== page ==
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Custom Marsynth Work

This page will highlight various custom projects that I have worked on. The details of each project are typically governed by the customer and their specific interests and requirements. Custom designs typically take more time to develop and cost more, but the end results can be worth it! Be sure to check back from time to time to see what pops up here...

 

 

 

Custom Noise Box: The NoiseTom

Custom Marsynth NoiseTom

My friend Tom of KC's Restless Breed had me build up a custom white noise box for his live rig. He emphasiezed the need for something with a strong, low growel that could really push the bottom end of an amp well. The design was based off of the core of the CNG with a few minor tweaks. The main controls include filter cutoff freqeuncy (big knob), filter resonance, output level, and an on/off switch. It has an additional switch to allow for two pre-filter gain settings; the higher of the two will overdrive the filter and produce great low grumbles at low cutoff frequency settings. The enclosure was chosen to take up a little space as possible and to take the abuse of live use.

Custom Morris Box

Custom Marsynth Morris Box

Comissioned build for my friend Charles Shriner aka dRachEmUsiK. This unit had been in discussion since I built the first Morris Box, and although it took some time, I was pleased with what we ended up with. Charles plays an Akai Ewi (among other electronic goodies) and from the get-go said he wanted to be able to run it through something. The concept seemed simple enough: put an external input on a Morris Box! This ended up being a much more detailed design than I had originally thought as mixing in clean, line level external signals into the chaotic, noisy heart of the Morris Box and have it come out the other end sounding "acceptable" was quite tricky. I ended up adding two additional controls; input gain/attenuation and level for a new mixer that the oscillators were fed through. The oscillator level control really added a lot more to the unit than I expected. Normally in the diode summing mode, the oscillators push the filter quite hard and clip a fair amount. This ends up taking away some of the filter's capability to shut down the signal very much, but still leaves you with interesting, overdriven sounds. With the new level control you can get the same diode summing, ring-mod-ish interactions between the oscillators but with far more filter cutoff range. I had a lot of fun playing with the gain range on the preamp circuit and found a lot of good distortion/fuzzy stuff that will likely find their way into future products. Check out the audio Charles posted up shortly after recieving his synth.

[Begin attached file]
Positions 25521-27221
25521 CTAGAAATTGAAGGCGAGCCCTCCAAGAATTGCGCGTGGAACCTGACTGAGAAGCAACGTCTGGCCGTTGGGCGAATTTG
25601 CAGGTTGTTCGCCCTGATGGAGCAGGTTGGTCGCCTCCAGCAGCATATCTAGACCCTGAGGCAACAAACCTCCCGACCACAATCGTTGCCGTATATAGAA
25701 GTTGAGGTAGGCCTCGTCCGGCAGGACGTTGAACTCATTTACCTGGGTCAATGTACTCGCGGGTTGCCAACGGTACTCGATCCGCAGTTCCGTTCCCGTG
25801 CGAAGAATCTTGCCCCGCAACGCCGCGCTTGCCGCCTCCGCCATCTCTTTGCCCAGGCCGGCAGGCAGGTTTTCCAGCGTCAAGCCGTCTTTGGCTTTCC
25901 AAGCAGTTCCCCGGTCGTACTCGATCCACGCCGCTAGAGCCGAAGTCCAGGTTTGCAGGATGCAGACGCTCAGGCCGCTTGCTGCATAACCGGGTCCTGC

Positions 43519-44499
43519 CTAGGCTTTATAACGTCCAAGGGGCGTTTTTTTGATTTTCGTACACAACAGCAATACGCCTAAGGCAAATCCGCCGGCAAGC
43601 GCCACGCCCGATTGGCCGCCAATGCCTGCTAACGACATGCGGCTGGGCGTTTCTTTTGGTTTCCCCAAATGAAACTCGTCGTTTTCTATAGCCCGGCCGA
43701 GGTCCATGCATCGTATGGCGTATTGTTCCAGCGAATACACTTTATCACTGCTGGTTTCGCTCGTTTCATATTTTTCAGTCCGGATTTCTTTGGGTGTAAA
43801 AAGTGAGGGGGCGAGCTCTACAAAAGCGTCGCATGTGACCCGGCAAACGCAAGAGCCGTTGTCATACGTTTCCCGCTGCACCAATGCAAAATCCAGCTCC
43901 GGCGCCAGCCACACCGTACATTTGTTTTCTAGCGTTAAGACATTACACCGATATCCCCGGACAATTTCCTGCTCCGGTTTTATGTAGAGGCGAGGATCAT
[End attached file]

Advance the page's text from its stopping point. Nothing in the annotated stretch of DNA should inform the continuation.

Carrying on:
Custom Heart Breaker

Custom Marsynth Heart Breaker

What started out innocently enough as the build for Heart Breaker #3 slowly twisted and mutated into a unique little monster of a synth. The customer already had an enclosure chosen for this synth from the beginning and requested a panel be used rather than a full enclosure. The request was made also to tuck the photocells that control the oscillator's pitch into the main board and couple them with LEDs to form vactrols. These vactrols will be driven by an external microcontroller to provide precise control over each oscillator. During a final tune up of the main board, I happened upon a simple modification that revealed an inner beast hidden within this otherwise sweet sounding little synth. Dubbed the "chaos" switch, a single additional control added to the front panel allows this synth to dive head first into chaotic, non-linear madness; check out the video and audio!